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Water is an increasingly valuable resource, but people continue to waste a lot of it.

By Hiroto-Sorita Apr 14, 2014 328 Words
Question: Water is an increasingly valuable resource, but people continue to waste a lot of it. Some governments want to impose permanent water restrictions on domestic and agricultural use. Others feel we should put more effort into recycling water. Discuss these views and give your opinion.

Although we have thought about the sustainability of the water for a long time, it remains many arguments to preserve the water between nations, private sectors, and civilians. This trend is now one of the biggest issues because the consumption of water has increased. There are many arguments that we should impose permanent sanction on domestic use and agricultural use or put more effort into recycling water.

In terms of the permanent water restrictions, it includes some problems when we enforced the restriction. According to the article (Urbanworkbench, August 6,2008), it was stated that the restriction would be an unfair factor, if we imposed permanent restriction on particular target. When we discuss this sort of question, the solution might be placing a tax on particular season or cut out the usage of water consumption individually. These topics have discussed for a long time because of the advent of environmental problems.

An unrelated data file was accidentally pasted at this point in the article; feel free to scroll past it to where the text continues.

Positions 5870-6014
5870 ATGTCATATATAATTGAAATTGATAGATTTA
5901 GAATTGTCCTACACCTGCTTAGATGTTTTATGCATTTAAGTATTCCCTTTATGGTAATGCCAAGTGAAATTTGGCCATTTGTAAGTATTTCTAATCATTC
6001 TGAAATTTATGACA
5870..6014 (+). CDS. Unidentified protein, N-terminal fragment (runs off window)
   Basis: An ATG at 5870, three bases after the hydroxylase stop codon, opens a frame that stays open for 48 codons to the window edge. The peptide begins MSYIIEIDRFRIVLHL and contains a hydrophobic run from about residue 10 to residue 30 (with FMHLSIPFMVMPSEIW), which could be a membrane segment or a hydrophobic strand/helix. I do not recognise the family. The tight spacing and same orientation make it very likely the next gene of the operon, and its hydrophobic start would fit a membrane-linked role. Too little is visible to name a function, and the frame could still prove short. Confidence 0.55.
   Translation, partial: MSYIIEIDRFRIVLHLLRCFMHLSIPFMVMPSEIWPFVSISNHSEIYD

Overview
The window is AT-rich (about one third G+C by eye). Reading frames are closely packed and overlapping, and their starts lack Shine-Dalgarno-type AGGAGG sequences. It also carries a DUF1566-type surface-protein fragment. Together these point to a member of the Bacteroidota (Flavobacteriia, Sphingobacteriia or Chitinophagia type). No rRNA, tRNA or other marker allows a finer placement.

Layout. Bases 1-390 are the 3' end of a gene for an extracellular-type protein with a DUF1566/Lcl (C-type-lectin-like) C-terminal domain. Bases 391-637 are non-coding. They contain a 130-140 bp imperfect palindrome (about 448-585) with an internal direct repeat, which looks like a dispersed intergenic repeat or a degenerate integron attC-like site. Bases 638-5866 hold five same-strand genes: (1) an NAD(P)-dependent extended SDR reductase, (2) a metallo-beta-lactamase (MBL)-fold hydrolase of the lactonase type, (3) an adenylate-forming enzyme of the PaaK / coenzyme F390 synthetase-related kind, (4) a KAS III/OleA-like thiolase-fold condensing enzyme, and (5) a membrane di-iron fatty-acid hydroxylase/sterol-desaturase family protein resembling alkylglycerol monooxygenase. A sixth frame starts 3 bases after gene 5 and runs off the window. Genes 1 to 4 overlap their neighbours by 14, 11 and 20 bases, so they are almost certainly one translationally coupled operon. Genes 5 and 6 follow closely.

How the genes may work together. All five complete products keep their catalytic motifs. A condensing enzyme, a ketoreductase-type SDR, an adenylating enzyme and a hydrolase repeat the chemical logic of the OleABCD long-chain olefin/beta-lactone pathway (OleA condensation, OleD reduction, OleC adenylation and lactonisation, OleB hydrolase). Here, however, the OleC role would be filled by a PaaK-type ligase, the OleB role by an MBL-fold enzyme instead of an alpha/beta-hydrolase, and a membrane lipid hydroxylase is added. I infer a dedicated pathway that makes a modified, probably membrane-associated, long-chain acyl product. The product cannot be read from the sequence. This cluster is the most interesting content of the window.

On the other hand, in regard to recycle the water, there are some defects of recycling technology in the psychological point of view. For instance, as saying by the article (National Geographic, January 31, 2012), water recycling technology has advanced to the point where waste water can be rendered safe for drinking. However, legislative and psychological hurdles will need to be overcome before widespread adoption would be happen. People might not regard recycled water as clean water.

Therefore, there are many aspects of water problems, which need to be discussed in many ways. However, in any aspects of the problems and concerns, the priority should not only the sustainability of water, but also the acceptance of consuming recycled water.

References
Urbanworkbench, August 6,2008
http://urbanworkbench.com/the-problem-with-water-restrictions/

National Geographic, January 31, 2012
http://news.nationalgeographic.com/news/2012/01/120131-reclaimed-wastewater-for-drinking/

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